Idaho officials need to get serious about an official residence for the governor - or, failing that, they need to end the increasingly dubious practice of padding the governor's salary in the disguise of a "housing allowance."
Goodness knows the state is frugal about most things - look at the parsimonious spending on public schools, higher education and highways - but the Governor's Housing Committee (there really is such a thing) seems to display little compunction about spending thousands of dollars a year on a housing allowance for the chief executive.
The Housing Committee - four legislators and the director of the Department of Administration - voted earlier this month to increase the housing allowance new Gov. Brad Little will receive next year. The new amount is $4,551 per month or $54,612 per year, a figure that is more than the average Idaho salary. And for what?
To their credit, the two Democratic legislators on the committee voiced concern about the practice of what amounts to paying the governor to live in his own home and ultimately voted against the increase. Idaho hasn't had a governor's residence since the state sold the old official residence in Boise's north end in 1989 after then-Gov. Cecil D. Andrus said he preferred to live in his own Boise home. At this point, the state started providing a housing allowance.
The old house, built in 1914 by architect Walter Pierce - incidentally the chairman of the committee that oversaw construction of the Idaho Capitol Building - had seen better days by the 1980s. Warped doors didn't work well and one first lady complained that plugging two appliances into the same kitchen outlet was a sure way to blow a fuse.
Andrus occasionally used the place for a quiet meeting away from the Capitol. I remember one time when he and then-Sen.Jim McClure convened in the dining room, and away from prying eyes in the Statehouse, to work on a plan for an Idaho wilderness bill.
The original Idaho residence - it would be an overstatement to call it a "mansion" - was purchased by the Republican-led Legislature when Benewah County physician C.A. "Doc" Robins was elected governor. Robins was not a wealthy guy, unlike recent Idaho governors, and needed a place to live. The Legislature obliged.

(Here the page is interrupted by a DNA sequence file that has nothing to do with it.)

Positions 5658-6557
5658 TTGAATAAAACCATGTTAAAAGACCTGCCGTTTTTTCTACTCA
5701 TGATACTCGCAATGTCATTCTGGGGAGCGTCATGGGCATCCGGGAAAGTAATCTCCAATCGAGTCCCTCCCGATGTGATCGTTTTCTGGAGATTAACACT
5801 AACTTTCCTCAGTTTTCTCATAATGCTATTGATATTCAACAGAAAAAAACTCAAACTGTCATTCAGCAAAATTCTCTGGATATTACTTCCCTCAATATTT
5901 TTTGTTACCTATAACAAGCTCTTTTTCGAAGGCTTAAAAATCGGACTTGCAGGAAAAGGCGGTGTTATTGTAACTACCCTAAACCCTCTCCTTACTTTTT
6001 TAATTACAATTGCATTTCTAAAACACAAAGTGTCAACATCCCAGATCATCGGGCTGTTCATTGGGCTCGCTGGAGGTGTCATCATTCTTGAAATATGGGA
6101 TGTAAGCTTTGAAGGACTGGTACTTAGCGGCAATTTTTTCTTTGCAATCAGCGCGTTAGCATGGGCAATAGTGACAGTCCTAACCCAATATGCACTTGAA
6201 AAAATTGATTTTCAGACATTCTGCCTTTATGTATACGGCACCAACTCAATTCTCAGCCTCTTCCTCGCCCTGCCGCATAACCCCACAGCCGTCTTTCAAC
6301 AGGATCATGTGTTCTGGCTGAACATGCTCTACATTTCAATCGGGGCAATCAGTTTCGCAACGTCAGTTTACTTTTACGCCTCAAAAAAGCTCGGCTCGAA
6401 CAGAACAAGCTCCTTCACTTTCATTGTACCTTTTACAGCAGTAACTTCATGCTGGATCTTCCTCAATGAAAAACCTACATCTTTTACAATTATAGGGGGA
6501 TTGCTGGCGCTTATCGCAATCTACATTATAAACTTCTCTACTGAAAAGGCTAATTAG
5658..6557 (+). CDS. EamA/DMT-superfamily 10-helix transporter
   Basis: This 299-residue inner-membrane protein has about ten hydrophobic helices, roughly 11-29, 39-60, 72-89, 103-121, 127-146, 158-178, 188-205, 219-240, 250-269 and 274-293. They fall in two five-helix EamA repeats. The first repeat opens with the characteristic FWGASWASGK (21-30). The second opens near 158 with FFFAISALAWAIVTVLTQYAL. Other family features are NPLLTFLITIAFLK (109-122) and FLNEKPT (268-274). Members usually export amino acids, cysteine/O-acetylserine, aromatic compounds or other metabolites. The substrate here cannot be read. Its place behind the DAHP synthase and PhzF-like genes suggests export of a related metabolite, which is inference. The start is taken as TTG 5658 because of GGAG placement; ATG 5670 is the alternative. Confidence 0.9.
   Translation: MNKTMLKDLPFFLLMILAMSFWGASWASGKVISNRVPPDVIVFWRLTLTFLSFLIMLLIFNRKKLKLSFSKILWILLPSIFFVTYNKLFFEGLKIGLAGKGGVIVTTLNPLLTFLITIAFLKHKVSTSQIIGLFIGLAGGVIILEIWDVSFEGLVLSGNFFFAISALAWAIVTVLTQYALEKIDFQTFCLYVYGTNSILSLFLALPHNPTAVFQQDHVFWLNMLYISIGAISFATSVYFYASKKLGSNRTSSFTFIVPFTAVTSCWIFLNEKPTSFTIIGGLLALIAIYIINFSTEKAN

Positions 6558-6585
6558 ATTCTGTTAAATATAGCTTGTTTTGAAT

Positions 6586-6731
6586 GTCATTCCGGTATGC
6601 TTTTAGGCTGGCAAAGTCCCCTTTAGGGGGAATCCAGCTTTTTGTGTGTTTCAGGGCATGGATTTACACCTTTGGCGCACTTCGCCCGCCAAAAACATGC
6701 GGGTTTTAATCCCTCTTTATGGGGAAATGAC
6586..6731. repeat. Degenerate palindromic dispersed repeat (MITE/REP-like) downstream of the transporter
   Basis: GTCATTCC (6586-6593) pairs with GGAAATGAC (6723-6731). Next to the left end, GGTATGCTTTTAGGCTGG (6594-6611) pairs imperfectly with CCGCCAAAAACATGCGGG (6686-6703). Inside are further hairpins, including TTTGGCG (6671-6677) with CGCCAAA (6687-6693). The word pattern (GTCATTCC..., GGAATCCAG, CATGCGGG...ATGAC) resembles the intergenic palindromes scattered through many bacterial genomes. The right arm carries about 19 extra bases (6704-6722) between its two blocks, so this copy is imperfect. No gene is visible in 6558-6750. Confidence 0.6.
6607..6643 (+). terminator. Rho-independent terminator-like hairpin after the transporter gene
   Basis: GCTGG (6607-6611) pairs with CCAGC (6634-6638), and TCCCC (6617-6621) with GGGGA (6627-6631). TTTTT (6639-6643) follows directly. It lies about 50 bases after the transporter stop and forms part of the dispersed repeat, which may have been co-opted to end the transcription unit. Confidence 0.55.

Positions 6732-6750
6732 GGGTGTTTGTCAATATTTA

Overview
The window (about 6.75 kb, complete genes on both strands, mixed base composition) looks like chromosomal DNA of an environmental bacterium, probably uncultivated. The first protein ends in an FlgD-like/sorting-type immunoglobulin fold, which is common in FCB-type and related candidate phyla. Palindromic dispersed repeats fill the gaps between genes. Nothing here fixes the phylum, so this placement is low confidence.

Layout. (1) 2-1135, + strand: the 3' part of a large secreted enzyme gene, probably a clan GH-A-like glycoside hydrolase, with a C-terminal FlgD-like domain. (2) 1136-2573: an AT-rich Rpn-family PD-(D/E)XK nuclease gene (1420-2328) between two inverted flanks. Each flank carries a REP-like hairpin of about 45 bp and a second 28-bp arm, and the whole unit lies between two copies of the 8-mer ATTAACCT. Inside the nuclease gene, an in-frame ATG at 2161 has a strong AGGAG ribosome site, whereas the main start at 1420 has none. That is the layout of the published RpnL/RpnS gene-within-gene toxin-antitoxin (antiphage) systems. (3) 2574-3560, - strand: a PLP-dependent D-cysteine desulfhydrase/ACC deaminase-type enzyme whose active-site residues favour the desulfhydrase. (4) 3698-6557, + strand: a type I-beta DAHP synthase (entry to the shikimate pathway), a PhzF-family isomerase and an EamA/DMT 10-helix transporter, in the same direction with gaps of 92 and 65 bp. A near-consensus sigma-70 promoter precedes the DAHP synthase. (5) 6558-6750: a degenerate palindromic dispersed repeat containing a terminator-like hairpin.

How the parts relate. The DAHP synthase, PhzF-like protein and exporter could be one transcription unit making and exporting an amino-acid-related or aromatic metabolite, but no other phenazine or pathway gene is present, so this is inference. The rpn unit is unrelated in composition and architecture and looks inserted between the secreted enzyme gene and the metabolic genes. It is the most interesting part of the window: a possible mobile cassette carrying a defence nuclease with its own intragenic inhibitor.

Now Idaho is one of only six states without an official residence. It should. I've had the good fortune to visit several official residences in other states where the governor's house is often a historic building that reflects the culture of the state.
The Utah residence, for example, is a marvelous old house, beautifully restored to its 1902 style and located in a historic Salt Lake City neighborhood.
The Michigan governor has the use of two houses, including a summer place in a marvelous setting on Mackinac Island where Lake Michigan meets Lake Huron.
A better approach for Idaho, despite what the naysayers have long held, would be to actually provide an official residence for the governor and devote the cash that currently goes to padding the chief executive's salary to maintaining a facility that would soon enough become an iconic part of the capital city.
Dirk Kempthorne tried to accomplish that goal with what turned out to be an ill-considered notion to have the state accept J.R. Simplot's donation of his monstrosity on the hill in Boise and convert it to an official residence. The house, with all the charm of a Soviet-era apartment building, was a money pit. After costing the state a bundle, the property was returned to the Simplot family who improved the aesthetics of the Boise foothills by demolishing the place.
Another property in the foothills and long envisioned as the site of a governor's residence was wisely abandoned to a higher and better use as open space.
Still, despite this star-crossed history, with a little effort and not that much money, Idaho could set out to acquire a suitable executive residence, a place where governors would want to live and entertain. An appropriate location would be along one of Boise's stately and historic avenues - Harrison or Warm Springs. Locate a suitable structure, hopefully with some history and Idaho style, set aside some money in an endowment to maintain the home and devote a room or two to showcasing the history of Idaho's governors.
With the current arrangement, Idaho will just keep paying thousands of dollars annually to its governor for housing, while the state accumulates no equity and no real benefit. Some day the state may have a governor who is not independently wealthy or a near-Boise resident and may actually need a place to live.
Little, like every governor in recent times, wants nothing to do with this conversation and says he plans to live in a condo owned by a subsidiary of a company owned by his family.
For the more than $200,000 the state will hand him in housing allowances during the next four years Idaho could make a nice down payment on a real house. It would be money better spent.
Johnson served as press secretary and chief of staff to the late former Idaho Gov. Cecil D. Andrus. He lives in Manzanita, Ore.